European astronaut worked out landing on the South Pole of the Moon

European Space Agency astronaut Roberto Vittori has successfully worked out a soft landing procedure on the south pole of the Moon on a simulator. This region is considered as the most likely landing site for Artemis expeditions.

Simulator designed to practice the procedure of landing on the Moon. Source: DLR

The interest of space agencies in the south pole of the Moon is not accidental. The combination of craters, at the bottom of which there are deposits of water ice, and almost constantly illuminated areas (the so-called peaks of eternal light) makes it one of the best places to host a permanent settlement. 

At the same time, the combination of the Sun located “on the side” and eternally shaded craters significantly complicates the task of safe navigation in this region. It is not surprising that engineers have already begun to develop systems and techniques to ensure a safe landing at the South Pole.

As part of this process, astronaut Roberto Vittori, who has three space flights on his account, worked out the procedure for landing on the south pole of the Moon. To do this, he used a simulator built by the German Aviation and Cosmonautics Center. It consists of a capsule attached to a manipulator that is able to change its position, recreating the effect of any maneuvers. The capsule is equipped with virtual portholes showing the lunar surface.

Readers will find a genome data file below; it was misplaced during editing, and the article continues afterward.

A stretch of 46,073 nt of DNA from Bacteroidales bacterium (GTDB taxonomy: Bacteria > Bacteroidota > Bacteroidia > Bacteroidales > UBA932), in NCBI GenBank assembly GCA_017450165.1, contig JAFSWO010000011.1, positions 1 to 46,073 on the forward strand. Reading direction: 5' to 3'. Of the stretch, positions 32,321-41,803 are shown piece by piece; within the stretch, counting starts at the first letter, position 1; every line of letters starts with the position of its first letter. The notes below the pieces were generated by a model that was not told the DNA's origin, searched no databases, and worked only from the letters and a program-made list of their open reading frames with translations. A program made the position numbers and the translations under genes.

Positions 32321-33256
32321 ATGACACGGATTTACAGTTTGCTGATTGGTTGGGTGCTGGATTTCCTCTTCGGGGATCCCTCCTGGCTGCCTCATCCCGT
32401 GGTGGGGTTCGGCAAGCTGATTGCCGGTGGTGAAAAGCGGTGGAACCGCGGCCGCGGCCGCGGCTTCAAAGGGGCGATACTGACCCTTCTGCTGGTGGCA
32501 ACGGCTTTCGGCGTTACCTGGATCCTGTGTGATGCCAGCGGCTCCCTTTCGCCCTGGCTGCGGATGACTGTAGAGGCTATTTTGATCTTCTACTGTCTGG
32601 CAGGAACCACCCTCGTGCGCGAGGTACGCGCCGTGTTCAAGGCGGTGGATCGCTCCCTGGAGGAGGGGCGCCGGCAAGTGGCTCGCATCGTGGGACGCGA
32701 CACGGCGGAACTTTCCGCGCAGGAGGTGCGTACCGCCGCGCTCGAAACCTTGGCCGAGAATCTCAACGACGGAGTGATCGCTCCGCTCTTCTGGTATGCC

Roberto Vittori. Source: DLR

During the training, Roberto Vittori worked out two scenarios. In the first, the autopilot steered the spacecraft into an area covered with boulders. The astronaut managed to successfully navigate and choose a safer site. In the second scenario, the spacecraft’s autopilot failed, after which Vittori landed in completely manual mode.

Recall that NASA recently announced its intention to build a second lander for the Artemis program.

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